Walter E. Williams

Leftists might argue that the free market doesn't help the poor. That argument can't even pass the smell test. Imagine that you are an unborn spirit and God condemned you to a life of poverty but gave you a choice of the country in which to be poor. Which country would you choose? To help with your choice, here are facts provided by Robert Rector and Rachel Sheffield in their report "Understanding Poverty in the United States: Surprising Facts About America's Poor." Eighty percent of American poor households have air conditioning. Nearly three-fourths have a car or truck, and 31 percent have two or more. Almost two-thirds have cable or satellite TV. Half have one or more computers. Forty-two percent own their homes. The average poor American has more living space than the typical non-poor person in Sweden, France and the U.K. Ninety-six percent of poor parents stated that their children were never hungry because they could not afford food. The bottom line is that there is little or no material poverty in the U.S.

At the time of our nation's birth, we were poor, but we established an institutional structure of free markets and limited government and became rich. Those riches were achieved long before today's unwieldy government. Our having a free market and limited government more than anything else explains our wealth. Most of our major problems are a result of government. We Americans should recognize that unfettered government and crony capitalism, not unfettered markets, are the cause of our current economic problems and why the U.S. has sunk to the rank of 17th in the 2013 "Economic Freedom of the World" report.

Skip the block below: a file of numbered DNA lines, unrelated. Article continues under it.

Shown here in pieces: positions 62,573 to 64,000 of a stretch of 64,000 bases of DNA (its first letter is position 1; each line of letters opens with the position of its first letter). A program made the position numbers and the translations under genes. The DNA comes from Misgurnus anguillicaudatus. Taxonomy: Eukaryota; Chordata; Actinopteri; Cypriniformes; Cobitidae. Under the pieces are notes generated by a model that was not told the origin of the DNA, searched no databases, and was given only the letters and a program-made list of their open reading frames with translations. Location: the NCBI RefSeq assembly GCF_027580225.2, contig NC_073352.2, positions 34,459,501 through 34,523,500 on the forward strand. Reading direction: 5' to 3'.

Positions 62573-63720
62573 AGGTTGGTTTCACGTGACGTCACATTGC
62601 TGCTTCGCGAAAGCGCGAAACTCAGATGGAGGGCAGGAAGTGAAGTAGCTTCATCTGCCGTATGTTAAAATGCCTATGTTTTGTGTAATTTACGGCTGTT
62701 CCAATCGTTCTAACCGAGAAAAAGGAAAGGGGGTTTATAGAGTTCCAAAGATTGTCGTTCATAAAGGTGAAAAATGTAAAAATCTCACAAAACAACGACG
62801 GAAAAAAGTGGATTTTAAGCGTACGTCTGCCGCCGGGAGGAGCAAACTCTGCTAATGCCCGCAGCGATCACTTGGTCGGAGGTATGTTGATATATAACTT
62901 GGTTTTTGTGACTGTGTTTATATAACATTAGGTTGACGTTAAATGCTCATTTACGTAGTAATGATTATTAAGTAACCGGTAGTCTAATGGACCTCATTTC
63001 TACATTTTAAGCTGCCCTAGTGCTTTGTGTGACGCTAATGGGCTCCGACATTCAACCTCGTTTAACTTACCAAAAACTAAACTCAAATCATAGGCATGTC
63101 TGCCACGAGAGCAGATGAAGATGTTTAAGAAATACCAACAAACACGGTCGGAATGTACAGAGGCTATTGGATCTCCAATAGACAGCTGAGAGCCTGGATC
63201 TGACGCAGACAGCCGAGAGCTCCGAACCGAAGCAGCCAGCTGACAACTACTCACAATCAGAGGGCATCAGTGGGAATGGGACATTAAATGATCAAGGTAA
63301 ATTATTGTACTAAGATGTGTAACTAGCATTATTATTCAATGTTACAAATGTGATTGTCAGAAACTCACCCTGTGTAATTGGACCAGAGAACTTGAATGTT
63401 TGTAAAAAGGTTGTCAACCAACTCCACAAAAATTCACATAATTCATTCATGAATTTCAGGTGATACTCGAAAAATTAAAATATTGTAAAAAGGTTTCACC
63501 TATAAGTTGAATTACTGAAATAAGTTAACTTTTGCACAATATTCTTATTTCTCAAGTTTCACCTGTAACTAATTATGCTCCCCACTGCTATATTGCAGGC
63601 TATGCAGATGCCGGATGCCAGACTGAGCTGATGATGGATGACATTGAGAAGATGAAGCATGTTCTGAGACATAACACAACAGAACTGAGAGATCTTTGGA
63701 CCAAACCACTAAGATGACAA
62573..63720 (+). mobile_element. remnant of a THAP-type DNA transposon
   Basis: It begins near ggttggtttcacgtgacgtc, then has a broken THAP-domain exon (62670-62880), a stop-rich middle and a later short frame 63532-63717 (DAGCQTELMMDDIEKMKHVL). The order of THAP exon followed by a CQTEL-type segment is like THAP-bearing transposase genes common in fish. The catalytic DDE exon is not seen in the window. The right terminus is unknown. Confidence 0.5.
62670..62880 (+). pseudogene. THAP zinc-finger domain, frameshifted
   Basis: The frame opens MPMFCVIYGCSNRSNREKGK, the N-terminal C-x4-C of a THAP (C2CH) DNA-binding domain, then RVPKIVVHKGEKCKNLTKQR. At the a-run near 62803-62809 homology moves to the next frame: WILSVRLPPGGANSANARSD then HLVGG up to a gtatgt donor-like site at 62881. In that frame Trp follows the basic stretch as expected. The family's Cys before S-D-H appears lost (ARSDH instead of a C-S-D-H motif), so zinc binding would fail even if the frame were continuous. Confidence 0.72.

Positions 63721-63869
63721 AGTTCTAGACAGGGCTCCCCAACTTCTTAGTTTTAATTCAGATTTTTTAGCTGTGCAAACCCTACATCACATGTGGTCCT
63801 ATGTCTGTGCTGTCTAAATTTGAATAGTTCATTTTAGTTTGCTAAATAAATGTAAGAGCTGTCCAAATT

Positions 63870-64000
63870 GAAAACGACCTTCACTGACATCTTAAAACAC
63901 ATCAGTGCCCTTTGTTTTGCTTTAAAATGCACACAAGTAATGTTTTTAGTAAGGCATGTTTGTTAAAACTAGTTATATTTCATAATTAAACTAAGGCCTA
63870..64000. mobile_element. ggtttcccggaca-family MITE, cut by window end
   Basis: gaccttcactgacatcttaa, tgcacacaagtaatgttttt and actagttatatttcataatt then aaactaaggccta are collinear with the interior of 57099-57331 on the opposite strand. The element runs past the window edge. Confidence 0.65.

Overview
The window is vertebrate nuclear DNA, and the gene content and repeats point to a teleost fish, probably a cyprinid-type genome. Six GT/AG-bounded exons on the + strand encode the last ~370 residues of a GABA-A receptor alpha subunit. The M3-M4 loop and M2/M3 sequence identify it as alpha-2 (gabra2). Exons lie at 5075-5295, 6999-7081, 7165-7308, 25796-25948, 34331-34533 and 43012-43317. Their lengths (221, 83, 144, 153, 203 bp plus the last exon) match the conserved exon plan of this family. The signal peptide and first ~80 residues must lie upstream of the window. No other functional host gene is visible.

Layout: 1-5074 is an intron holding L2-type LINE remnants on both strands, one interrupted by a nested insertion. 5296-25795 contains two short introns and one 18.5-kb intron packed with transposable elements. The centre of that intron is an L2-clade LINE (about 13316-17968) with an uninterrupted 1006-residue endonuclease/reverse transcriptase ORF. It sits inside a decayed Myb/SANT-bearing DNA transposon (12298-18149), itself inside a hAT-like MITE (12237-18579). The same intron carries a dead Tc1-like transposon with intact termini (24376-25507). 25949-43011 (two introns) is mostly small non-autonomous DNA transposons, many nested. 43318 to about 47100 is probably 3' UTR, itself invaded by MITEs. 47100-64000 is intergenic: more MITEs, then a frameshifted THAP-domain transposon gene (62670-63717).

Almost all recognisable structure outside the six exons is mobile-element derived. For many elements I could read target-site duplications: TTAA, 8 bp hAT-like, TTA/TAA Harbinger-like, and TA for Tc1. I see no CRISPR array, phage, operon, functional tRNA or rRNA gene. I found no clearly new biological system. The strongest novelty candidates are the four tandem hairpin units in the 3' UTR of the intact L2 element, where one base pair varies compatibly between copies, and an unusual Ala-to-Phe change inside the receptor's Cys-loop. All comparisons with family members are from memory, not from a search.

Walter E. Williams

Dr. Williams serves on the faculty of George Mason University as John M. Olin Distinguished Professor of Economics and is the author of 'Race and Economics: How Much Can Be Blamed on Discrimination?' and 'Up from the Projects: An Autobiography.'
 
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